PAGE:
Love Wisconsin? You'll love Wisconsin Life.
It's your place for engaging stories of the people that make Wisconsin feel like home.

Queens of Harmony

Ella Ray and her friends regularly sing to the heavens.  They’re part of a seven-member gospel quartet called the Queens of Harmony, and they’ve been singing around Milwaukee for almost 50 years.  Along with the joy of singing, their music has also taken these women around the world and brought them closer to one another.

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Man with Dog

Many of us see the same people on the bus, in our coffee shop, at the gym, or walking to work each day. They are a part of our lives even if we don’t know their names. Patti See tells us about the regulars in her life. 

Patti See is a writer in Eau Claire. 

Photo: Doug Sharp

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Fire Hooping

Sarah Sparkles and the “Madison Fire Tribe” love, well… fire.   Sarah also passionately loves hula hooping and has found a visually arresting way to combine the two activities. 

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Wisconsin Life # 201

Meet a collection of people who share their Wisconsin life. Stories include: a Vernon County man who lives off the grid, a group that helps kids with Autism build and fly drones, a look at Madison’s Roller Derby team, northern Wisconsin’s Loon Rangers and a Milwaukee blacksmith.

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Wisconsin in Watercolor

German immigrant Paul Seifert lived a varied and creative life in the Driftless region he called home. He painted vibrant watercolor farmscapes in the 19th century that are highly prized by collectors today. Wisconsin Historical Museum curator Joe Kapler tells us about Seifert, the man and his

An exhibit of Paul Seifert’s work is on view at the Wisconsin Historical Museum in Madison through August 30th.

Image: Wisconsin Historical Images

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UW Boxer

UW-Madison sophomore, Chandler Davis, has successfully petitioned the university to bring back boxing as a club sport, following a 54 year absence of the sport on campus. In 1960, a UW-Madison boxer died following a match and boxing was banned. Chandler already has practices ongoing and expects to have the first matches sometime while he’s still a student here. 

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Soaring

As a child, Judy Ruprecht dreamt she could fly like a bird.  As a teenager, she went for a flight in a glider.  When the pilot turned over the controls to her, assuring her that indeed she could fly, Judy was hooked.  She has since flown gliders for over forty years.  The sport is called “Soaring” and it involves much more than being pulled up high in the sky and gliding downward.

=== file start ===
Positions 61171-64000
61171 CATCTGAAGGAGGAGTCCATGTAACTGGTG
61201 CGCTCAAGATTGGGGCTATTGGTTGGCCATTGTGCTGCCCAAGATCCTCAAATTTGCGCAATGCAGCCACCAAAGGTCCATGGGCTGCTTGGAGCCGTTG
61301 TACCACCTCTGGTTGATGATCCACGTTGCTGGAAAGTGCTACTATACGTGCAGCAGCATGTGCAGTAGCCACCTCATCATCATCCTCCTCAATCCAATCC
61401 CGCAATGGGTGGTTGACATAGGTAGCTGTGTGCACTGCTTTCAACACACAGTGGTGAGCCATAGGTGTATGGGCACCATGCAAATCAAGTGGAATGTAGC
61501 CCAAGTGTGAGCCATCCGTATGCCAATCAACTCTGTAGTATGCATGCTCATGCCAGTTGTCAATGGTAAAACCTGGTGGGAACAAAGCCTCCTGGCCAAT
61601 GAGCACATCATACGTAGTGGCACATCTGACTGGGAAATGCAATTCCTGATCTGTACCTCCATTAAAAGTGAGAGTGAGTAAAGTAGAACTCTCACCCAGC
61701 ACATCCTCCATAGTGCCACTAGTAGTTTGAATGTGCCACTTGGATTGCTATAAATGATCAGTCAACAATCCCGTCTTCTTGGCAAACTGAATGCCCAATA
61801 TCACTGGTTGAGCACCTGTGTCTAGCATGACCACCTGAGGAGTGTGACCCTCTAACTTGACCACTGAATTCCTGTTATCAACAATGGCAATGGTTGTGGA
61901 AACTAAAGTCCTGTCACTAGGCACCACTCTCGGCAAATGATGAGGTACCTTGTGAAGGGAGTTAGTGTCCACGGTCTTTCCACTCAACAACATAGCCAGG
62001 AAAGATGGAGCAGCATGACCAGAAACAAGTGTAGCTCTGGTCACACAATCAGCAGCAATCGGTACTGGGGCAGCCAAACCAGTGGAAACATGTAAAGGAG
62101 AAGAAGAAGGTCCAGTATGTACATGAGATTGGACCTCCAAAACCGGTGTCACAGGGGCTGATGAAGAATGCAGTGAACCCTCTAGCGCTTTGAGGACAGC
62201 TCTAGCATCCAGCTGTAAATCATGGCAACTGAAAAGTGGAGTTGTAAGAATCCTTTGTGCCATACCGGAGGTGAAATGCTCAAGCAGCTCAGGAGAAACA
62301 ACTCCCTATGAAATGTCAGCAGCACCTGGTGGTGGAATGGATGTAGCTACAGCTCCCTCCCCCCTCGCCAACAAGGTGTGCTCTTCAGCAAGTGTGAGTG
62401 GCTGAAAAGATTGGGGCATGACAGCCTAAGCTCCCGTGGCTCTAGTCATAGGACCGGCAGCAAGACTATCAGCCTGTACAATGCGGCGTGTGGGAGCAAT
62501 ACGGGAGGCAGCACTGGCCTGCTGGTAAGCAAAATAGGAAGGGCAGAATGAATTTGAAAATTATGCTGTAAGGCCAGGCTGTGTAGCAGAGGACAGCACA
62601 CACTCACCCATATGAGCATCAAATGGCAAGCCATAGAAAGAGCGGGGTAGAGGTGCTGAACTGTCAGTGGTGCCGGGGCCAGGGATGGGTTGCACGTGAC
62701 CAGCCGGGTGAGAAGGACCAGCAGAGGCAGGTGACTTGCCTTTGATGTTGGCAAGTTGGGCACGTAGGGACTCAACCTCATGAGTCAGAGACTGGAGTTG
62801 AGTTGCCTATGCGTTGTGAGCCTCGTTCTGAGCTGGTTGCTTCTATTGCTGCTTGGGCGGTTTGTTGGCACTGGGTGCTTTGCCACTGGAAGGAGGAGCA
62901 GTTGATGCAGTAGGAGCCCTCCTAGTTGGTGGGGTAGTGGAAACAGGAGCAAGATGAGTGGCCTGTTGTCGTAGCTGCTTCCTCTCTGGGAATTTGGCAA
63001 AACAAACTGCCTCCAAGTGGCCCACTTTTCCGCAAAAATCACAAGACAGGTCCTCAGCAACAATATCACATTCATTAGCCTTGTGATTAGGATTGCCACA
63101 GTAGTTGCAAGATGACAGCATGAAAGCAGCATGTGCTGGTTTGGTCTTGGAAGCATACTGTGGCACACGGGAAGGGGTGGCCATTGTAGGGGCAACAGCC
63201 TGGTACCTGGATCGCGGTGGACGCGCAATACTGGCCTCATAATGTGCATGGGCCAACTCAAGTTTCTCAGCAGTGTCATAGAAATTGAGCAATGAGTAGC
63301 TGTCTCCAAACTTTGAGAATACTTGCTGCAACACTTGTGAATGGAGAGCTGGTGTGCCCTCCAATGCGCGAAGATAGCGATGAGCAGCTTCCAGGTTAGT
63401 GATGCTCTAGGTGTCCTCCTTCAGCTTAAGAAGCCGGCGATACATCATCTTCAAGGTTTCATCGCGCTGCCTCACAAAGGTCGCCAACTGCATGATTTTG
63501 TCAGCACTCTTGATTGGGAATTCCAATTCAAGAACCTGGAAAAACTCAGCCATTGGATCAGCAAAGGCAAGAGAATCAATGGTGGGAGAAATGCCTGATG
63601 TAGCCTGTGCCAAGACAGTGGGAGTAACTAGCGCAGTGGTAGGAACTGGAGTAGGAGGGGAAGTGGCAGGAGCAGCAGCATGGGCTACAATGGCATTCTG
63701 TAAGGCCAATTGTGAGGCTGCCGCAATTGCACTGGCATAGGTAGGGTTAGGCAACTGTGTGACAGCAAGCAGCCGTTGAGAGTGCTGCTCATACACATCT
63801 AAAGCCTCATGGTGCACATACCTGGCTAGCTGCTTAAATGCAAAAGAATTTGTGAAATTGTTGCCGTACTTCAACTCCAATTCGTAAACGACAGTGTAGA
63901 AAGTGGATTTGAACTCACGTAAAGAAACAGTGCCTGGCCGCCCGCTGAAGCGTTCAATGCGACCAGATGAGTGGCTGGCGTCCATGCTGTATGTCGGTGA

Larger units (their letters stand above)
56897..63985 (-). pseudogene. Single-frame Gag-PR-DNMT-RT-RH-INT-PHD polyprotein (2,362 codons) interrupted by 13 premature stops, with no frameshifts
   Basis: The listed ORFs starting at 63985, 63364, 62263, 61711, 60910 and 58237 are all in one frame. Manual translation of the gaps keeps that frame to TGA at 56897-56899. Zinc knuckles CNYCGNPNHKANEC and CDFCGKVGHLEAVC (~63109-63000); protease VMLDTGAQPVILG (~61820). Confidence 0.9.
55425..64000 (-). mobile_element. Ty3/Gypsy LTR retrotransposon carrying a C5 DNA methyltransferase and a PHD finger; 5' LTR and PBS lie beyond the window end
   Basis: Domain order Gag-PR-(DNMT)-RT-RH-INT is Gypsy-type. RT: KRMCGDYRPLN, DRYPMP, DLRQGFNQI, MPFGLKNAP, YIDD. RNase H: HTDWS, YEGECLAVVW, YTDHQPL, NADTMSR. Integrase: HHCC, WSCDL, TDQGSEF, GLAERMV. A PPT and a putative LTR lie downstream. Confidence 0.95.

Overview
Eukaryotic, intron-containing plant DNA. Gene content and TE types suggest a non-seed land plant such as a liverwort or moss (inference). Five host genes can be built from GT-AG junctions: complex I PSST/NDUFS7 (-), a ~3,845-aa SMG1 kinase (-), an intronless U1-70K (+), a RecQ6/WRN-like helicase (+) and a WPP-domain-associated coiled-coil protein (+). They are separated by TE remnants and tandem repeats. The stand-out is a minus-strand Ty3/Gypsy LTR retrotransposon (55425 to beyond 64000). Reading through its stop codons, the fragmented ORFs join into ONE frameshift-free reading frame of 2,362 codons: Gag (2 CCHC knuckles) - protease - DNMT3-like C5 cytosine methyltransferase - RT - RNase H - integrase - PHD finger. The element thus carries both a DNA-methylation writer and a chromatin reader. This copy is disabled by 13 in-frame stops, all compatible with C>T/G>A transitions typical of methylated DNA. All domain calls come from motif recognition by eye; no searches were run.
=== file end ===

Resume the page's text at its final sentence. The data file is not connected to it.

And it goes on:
Experienced pilots like Judy read the clouds and landscape to find where warm air is rising and use those updrafts to keep flying for a surprisingly long time. Click here to learn a bit more about the science behind staying aloft on a glider. 

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Flags

Flags fly this week as we celebrate American independence. Writer and farmer Justin Isherwood tells us about the flags he raises above his Wisconsin farm.

Justin Isherwood is a writer and farmer in Central Wisconsin.  

Photo: contemplative imaging

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Planetarium Builder

Frank Kovac loved to take groups outdoors to lead astronomy tours of the northwoods skies– but hated to have those tours thwarted by clouds.  So Frank says he took the next logical step… he built his own planetarium.  Frank now gives tours to more than 3000 people a year.

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School of Bhangra

Harmanjot Singh and his fellow dance troupe members are introducing Wisconsin to the traditional North Indian dance form of Bhangra.  The group performs at events held on the UW-Madison campus and holds workshops for those interested in learning this style of dance. 

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Isolation Bubble

Sight is something most of us take for granted. Kathie Schneider has been blind since birth. But a lack of vision isn’t really the problem she has navigating the world.

Katherine Schneider is a retired psychologist and author in Eau Claire.

Photo: Volume One 

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Family Trees

Lois Lawton records the history of her community… one stitch at a time.  Lois has spent decades hand-working personal needlepoint designs, crafted to reflect the life experiences of her friends and neighbors.  

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Racquetball Champ

Racquetball is a relatively new sport. Combining squash and handball, it was only invented in the 1950s. Milwaukee hosted the sport’s first national tournament in the late 1960s. Seth Jovaag introduces us to one of Wisconsin’s top players.

Photo: Alvin Trusty

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Botanical Artist

Kandis Elliot understands she has an “old-timey” job.  Back in the 1800’s scientists relied on artists to illustrate textbooks and wall charts, but in the digital age, much of that work has been replaced by photos.  Elliot is one of the few biological artists left, and she believes her paintings bring plants alive in a way that could never be achieved digitally.

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Wisconsin Talk

How does Wisconsin talk?  That’s the question that three UW-Madison professors set out to answer.  They poured their passion for the spoken word into an in-depth, statewide study - and discovered that speech patterns in Wisconsin can sometimes be odd and even humorous.  

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